William O. “Bill” Schneider of Riverton passed away Thursday, March 18. He was 72.
God commands us to love thy neighbor and that is how Bill lived his life. Bill was not only the patriarch of his own family, but a fixture in other families. He was a dispenser of wisdom, a skilled hand, a listening ear and role model. He was there, as family, for those who at the end of their life had none. He celebrated new beginnings and smoothed everyday life’s rough patches for people who had nowhere else to turn for help.
Bill grew up in Fremont County. Pavilion, Kinnear, Riverton. He lost his mother and father at an early age and was no stranger to hardship. He used his experiences to better himself and those he came into contact with. A summer in his youth brought Bill a bounty that forever changed his life. It was delivered in the form of a young woman, Virginia “Ginger” Smith who came to Fremont County from Oklahoma to visit her sister. When Bill met Ginger he knew he did not want to spend another day without her. Soon after they were married and rarely were they ever apart.
Bill defined what it means to work hard and be dedicated to one’s family. After putting himself through college he became a teacher. Later he signed on to work for Amoco. In the decades Bill dedicated to that company he came to run the company’s gas processing plant outside of Riverton near Beaver Rim. No one knew the gas plant better. Even after retirement, Bill was called on to solve problems at the plant that no one else could handle. Bill was later asked to travel to faraway places such as Egypt and the North Sea for his work. He headed up efforts in Texas and Kansas at various times in his career. But his heart never left home.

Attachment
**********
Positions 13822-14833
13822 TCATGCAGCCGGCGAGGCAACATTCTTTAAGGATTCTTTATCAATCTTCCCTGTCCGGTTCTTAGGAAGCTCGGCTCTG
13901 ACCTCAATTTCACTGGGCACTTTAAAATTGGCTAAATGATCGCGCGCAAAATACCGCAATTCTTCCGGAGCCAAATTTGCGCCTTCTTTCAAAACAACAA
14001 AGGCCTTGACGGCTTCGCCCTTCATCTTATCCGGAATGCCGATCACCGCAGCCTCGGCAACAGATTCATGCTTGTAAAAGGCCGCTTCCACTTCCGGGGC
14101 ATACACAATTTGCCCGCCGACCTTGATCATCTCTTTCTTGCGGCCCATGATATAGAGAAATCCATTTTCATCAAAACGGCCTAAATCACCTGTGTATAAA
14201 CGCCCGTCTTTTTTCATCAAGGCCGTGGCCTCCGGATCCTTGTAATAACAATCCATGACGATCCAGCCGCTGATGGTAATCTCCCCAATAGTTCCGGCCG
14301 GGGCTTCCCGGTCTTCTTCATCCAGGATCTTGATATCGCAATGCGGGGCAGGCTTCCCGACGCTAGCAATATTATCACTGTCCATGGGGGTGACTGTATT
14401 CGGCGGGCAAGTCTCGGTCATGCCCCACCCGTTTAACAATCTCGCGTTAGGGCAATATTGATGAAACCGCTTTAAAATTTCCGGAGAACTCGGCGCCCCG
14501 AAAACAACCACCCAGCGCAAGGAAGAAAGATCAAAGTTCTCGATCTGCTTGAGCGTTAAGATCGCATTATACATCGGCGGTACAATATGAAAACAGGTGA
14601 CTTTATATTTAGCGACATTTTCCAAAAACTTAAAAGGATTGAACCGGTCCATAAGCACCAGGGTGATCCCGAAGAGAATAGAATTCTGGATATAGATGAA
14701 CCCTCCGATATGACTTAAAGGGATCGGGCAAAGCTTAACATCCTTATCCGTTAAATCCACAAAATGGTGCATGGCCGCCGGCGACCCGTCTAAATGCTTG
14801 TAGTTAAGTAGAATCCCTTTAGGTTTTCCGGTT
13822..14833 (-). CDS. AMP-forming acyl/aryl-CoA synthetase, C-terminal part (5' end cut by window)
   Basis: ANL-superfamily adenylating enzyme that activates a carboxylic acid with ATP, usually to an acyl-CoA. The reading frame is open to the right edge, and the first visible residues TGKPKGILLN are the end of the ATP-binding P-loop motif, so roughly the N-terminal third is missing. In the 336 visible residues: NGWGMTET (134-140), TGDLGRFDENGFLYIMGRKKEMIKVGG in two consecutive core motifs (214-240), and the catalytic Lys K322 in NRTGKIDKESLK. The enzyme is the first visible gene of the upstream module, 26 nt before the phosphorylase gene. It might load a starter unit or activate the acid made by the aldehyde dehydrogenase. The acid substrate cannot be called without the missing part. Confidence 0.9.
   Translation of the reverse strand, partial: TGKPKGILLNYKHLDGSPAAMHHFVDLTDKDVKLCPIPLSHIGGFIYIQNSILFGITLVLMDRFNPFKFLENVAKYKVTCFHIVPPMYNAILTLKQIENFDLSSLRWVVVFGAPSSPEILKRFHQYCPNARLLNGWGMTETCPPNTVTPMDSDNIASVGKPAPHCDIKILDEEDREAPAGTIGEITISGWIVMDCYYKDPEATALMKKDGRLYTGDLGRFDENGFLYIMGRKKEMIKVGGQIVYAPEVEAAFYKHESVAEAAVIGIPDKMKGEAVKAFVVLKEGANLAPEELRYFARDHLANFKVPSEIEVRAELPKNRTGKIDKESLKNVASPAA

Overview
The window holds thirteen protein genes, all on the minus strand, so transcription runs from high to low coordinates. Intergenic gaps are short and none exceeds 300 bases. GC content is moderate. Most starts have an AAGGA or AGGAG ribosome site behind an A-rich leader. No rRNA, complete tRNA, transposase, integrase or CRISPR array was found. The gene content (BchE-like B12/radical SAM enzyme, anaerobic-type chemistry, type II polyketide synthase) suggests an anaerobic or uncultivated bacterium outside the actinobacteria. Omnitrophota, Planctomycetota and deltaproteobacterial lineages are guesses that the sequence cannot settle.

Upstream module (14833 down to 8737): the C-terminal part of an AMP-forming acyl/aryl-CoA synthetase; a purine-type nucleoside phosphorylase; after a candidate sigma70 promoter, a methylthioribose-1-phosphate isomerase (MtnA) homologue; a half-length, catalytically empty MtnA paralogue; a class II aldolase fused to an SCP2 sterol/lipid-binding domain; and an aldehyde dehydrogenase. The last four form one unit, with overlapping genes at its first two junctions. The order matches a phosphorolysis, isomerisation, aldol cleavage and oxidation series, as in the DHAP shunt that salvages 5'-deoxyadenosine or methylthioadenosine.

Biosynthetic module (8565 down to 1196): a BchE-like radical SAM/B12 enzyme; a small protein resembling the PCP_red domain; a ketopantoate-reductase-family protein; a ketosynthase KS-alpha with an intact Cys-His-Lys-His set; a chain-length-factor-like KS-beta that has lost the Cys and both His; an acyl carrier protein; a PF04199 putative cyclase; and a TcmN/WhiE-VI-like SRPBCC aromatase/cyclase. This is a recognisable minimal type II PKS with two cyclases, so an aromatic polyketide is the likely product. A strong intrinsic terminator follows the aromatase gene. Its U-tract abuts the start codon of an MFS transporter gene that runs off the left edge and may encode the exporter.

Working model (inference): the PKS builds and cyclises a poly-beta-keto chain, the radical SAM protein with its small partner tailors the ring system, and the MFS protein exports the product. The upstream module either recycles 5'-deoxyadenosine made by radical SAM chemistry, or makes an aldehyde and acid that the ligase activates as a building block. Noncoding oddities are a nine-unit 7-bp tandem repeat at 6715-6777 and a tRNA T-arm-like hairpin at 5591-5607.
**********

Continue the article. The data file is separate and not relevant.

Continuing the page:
“The Hammer”, “One Arm” and “The General” were some of the nicknames people gave him. He was as tough as they come. He could work for days and nights without sleep during shutdown and spend hours outside in sub-zero temperatures with never a complaint. He possessed legendary strength of body and will, yet possessed discernment, kindness, caring and character that were no less remarkable. His sons will attest that all of these attributes were sometimes called upon simultaneously in Bill’s role as a father. He excelled in this and transitioned perfectly as his sons grew, became men and had children of their own who will dearly miss “Papa”.
Fremont County offers its residents opportunities to experience some of God’s finest creations and Bill took advantage of this. He loved the mountains. He hunted. He fished. Winter and summer he could be found on our lakes or in the back country. Sometimes he scouted for game. Sometimes he looked for fossils, but more often than not he just admired the view. He traveled thousands of miles on his Harley Davidson with Ginger. Often they were joined by sons, other family and friends. He appreciated the country and never took it for granted. But what he liked even more were the people he met at home and on the road. He was quick to offer a smile and even quicker to hear a new friend’s tale. His friendly laughter filled many a room.
He is survived by his wife of 52 years, Ginger (Riverton), sons Scott (Riverton), Ryan (Riverton), Kenneth (Fulshear, Texas), Coy Knobel (Keller, Texas) and sister Carroll Weber (Riverton). Survived by them, but missed by many more including four daughters-in-law whom he cherished, his grandchildren, nieces, nephews, extended family and friends.
A memorial service is being planned for later in the year.